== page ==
These must also be backed up by figures on internal rates of return, local economic analysis and historical rent patterns - all updated at six-monthly intervals. This would reveal where rents were ticking along below their potential, providing an opportunity for future performance - and the sustainability of increases.
Not everyone is convinced by the use of statistical methods as a basis for sending money winging out into the provinces. John Heatherington, an analyst with Chesterton, says some of the underlying assumptions of methods such as beta coefficients are not universally accepted.
Allocating between regions would also make sense only if local economies were vastly different. 'There would be little point in investing in two regions like the south-west and east Anglia, where defence spending formed a major part of the economy,' he says. Yields can also be a problem. Central London changes automatically produce pro-rata moves in the provinces, negating diversification benefits, says Heatherington. There is still a case for choosing between London and the provinces but he sees more sense in sectors such as retail diversifying across town types such as regional centres, seaside resorts, etc, regardless of the region.
Moore also looks for a more delicate brush in painting the north-south picture. He admits to a preference for central London in potential future performance but that has not prevented a long-term commitment to the regions and an administrative structure based around regional teams. 'It raised eyebrows when we went into Cwmbran a few years ago - a place many had never heard of. But you can only get extra performance by judging local factors.'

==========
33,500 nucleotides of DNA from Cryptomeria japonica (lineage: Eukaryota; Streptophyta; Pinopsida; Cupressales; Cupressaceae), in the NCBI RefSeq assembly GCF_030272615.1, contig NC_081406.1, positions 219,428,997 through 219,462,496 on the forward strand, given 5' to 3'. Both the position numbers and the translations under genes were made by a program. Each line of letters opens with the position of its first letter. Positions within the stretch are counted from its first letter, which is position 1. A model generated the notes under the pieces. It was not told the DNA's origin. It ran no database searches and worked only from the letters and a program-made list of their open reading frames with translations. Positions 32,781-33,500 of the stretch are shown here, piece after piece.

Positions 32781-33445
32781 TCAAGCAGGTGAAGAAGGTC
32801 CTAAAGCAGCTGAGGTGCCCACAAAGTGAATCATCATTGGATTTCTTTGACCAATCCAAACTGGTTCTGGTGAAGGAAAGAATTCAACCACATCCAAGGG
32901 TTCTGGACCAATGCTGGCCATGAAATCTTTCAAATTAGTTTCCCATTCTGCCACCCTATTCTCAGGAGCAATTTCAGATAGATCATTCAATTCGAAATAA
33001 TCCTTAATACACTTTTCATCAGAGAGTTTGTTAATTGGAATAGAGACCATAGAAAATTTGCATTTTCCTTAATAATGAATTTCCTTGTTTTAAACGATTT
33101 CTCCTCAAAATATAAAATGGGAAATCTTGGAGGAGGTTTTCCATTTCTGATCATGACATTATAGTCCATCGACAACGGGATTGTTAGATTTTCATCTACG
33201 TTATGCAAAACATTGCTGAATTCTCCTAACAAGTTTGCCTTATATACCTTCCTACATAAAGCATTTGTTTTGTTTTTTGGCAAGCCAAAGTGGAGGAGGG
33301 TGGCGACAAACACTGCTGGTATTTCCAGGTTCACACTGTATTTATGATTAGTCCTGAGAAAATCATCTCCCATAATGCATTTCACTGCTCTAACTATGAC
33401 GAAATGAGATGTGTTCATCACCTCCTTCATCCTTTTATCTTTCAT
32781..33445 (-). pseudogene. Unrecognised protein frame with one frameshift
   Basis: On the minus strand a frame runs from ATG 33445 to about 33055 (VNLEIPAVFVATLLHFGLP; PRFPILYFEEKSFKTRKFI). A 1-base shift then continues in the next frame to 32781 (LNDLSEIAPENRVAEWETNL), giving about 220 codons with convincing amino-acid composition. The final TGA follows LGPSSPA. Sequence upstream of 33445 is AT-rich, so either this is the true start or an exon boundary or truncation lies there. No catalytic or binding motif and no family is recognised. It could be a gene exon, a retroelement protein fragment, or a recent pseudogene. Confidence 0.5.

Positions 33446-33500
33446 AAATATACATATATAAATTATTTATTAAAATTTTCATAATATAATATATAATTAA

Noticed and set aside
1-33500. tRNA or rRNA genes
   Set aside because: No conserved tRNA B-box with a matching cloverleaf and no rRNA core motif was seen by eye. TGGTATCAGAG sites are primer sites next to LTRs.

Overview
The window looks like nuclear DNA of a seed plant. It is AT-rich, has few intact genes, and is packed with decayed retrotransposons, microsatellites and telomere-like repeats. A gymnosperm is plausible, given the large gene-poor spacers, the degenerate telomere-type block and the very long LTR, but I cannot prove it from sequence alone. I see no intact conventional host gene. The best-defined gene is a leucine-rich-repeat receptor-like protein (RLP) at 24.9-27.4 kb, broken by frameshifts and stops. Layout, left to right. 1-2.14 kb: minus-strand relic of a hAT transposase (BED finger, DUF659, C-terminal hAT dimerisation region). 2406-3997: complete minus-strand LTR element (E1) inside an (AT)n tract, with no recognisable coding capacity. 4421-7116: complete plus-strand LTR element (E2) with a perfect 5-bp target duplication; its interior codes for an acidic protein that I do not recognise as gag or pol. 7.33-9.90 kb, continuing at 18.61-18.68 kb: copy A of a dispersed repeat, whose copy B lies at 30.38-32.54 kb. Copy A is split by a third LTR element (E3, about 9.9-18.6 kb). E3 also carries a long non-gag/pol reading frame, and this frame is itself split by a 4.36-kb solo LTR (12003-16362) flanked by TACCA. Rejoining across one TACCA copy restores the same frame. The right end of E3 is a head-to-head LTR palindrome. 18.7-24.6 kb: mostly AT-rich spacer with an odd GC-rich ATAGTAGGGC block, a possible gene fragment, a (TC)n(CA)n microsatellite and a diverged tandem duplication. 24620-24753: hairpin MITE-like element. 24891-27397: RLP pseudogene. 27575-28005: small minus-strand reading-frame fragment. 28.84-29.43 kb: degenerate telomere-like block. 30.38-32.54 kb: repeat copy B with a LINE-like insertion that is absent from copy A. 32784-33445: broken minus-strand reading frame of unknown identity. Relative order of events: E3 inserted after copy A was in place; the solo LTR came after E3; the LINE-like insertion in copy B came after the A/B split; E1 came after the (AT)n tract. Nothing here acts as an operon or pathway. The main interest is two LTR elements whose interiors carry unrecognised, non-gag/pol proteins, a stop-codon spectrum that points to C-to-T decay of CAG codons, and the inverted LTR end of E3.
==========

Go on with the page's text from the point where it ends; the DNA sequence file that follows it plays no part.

Variations within the provinces are important. 'You only have to look at in-town rents compared with those outside. Five years ago, town centres were in the lead. Now the position has reversed, with business parks moving strongly ahead.'
The overall mood, however, is that a the regions have come of age for investors. Hutchings sums it up as a combination of poor London performance, ability to sell out to overseas investors, better relative performance from the provinces and the statistical methods to reveal that gap.
'The maturing of the property market and the increase use of more sophisticated methods of analysis and appraisal mean that markets which are somewhat less liquid and active than, say, high street retail and London offices may now be more acceptable, since investors are in a better position to appraise the risks and returns involved,' he says. It seems that after-dinner speakers will have to find a new source for their jokes.